Marjorie Patrick, PhD
Associate Professor, Biology
Marjorie L. Patrick joined the faculty in Fall 2003. In the Biology Department, Dr. Patrick teaches two of the lower division biology courses that provide students a foundation in genetics, evolution, ecology and cellular processes. Additionally she offers upper division lecture and laboratory courses exploring invertebrate physiology. Her research field is comparative animal physiology, with an interest in osmoregulatory strategies of aquatic insect and fish species residing in chemically diverse environments.
BSc (Hons), McMaster University in Hamilton, Ontario Canada, Biology
MSc, McMaster University in Hamilton, Ontario Canada, Biology
PhD, University of California, Irvine, Biological Sciences
Scholarly and Creative Work
Dr. Patrick's research field is comparative animal physiology. Her specific interest is to examine how aquatic animals are able to maintain water and ion (e.g. sodium and chloride) balance while residing in environments that pose great challenges to this physiological function. Dr. Patrick studies larval forms of mosquitoes that can thrive in water that ranges from essentially zero ion levels to three-times saltier than seawater. She also studies the ion regulatory strategies of fish that reside in the extremely ion-poor and acidic waters of the Rio Negro, a black water tributary of the Amazon river with enormous diversity of fish life. She utilizes traditional physiological approaches, combined with gene and protein expression assays, to identify ion transporter proteins that are central to the animal's novel ion regulatory abilities and determine how they are regulated in these extreme environments. Dr. Patrick's research has been published in several international physiology journals.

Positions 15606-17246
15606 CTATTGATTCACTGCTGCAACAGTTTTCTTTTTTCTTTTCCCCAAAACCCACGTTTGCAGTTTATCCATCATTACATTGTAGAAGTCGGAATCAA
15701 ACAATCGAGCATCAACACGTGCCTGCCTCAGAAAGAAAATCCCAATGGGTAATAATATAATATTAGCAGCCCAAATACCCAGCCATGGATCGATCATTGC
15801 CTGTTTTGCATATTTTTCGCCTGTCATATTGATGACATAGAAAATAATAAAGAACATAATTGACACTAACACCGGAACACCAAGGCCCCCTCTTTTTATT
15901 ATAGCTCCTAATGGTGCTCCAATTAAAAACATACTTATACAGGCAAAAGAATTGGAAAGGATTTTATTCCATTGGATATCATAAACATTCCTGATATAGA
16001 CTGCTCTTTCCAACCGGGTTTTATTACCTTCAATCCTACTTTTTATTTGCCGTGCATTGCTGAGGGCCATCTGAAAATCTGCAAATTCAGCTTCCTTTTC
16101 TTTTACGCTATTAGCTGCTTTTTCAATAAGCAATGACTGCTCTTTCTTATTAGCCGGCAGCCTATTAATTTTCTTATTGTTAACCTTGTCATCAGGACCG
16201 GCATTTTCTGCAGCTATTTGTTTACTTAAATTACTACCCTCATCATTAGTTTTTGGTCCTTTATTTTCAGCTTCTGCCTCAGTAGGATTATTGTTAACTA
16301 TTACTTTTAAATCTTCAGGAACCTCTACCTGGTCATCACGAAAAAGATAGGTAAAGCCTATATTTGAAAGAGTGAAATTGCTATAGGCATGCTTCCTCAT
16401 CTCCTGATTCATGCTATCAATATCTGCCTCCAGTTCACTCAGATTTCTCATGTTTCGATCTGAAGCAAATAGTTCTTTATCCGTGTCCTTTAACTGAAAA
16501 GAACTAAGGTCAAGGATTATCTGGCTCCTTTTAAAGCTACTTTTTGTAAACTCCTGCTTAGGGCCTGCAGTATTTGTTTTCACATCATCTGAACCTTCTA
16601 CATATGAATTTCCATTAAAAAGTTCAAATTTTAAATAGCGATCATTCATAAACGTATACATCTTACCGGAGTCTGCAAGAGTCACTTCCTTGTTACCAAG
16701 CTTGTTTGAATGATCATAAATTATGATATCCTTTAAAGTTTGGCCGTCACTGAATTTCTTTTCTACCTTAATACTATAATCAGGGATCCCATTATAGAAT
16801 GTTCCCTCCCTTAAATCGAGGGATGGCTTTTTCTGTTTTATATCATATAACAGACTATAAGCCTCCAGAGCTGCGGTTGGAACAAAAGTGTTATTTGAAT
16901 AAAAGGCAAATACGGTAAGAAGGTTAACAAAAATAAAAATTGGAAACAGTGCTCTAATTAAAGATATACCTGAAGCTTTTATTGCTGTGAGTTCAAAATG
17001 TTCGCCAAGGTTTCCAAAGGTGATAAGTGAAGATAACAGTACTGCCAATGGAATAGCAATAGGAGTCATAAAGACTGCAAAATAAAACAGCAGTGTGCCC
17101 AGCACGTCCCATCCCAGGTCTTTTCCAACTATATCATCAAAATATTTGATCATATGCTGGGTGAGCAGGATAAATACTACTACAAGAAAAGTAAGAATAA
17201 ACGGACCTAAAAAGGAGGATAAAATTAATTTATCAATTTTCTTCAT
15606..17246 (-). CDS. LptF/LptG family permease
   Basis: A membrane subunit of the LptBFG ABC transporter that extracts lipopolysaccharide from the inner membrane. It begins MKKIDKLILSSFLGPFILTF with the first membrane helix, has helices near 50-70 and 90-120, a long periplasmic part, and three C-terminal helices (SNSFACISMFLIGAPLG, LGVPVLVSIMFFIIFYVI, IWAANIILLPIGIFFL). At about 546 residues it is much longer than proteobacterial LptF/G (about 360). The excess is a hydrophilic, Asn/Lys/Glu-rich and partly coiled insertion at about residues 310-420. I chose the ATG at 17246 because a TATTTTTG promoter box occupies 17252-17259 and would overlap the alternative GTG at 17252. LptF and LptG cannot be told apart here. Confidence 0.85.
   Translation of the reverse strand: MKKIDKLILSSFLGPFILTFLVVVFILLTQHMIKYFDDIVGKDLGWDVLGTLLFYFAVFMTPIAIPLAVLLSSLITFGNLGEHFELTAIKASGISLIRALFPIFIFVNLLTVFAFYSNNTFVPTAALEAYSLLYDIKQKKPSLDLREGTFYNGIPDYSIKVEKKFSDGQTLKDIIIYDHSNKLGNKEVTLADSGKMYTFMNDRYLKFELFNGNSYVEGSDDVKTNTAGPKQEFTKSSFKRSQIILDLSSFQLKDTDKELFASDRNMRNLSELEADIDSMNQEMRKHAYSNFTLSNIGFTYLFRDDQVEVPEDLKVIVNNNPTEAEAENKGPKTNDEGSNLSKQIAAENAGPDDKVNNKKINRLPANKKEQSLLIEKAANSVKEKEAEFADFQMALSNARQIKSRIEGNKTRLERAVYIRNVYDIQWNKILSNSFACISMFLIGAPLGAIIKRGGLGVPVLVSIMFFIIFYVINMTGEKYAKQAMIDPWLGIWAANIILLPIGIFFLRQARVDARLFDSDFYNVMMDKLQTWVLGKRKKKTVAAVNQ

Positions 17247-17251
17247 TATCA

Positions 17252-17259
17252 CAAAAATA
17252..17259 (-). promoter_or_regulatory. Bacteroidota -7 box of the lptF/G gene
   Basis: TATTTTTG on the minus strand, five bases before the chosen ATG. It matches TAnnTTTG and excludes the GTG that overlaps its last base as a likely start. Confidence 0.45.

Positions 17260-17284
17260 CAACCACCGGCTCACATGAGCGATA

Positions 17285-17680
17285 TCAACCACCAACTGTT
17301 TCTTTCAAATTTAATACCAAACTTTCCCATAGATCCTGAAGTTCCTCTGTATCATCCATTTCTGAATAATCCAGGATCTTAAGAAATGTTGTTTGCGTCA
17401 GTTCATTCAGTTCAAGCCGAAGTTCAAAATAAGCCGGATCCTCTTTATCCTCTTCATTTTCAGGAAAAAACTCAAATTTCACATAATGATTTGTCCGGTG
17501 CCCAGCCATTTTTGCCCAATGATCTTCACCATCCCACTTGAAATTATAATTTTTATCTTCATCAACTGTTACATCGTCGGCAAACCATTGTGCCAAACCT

Professor Patrick shares her enthusiasm for physiology in her upper division course that examines the evolution and integration of physiological systems of invertebrate animals. In both the lecture and laboratory component, Dr. Patrick exposes students to the primary literature to provide a greater depth of discussion, including how physiological research is performed. In the laboratory, the students engage fully in the scientific method as they perform experiments to understand the integrative nature of an invertebrate's physiological response to a given environmental challenge. In lower division, Dr. Patrick enjoys introducing students to evolutionary theory that underlies the unity and diversity of life.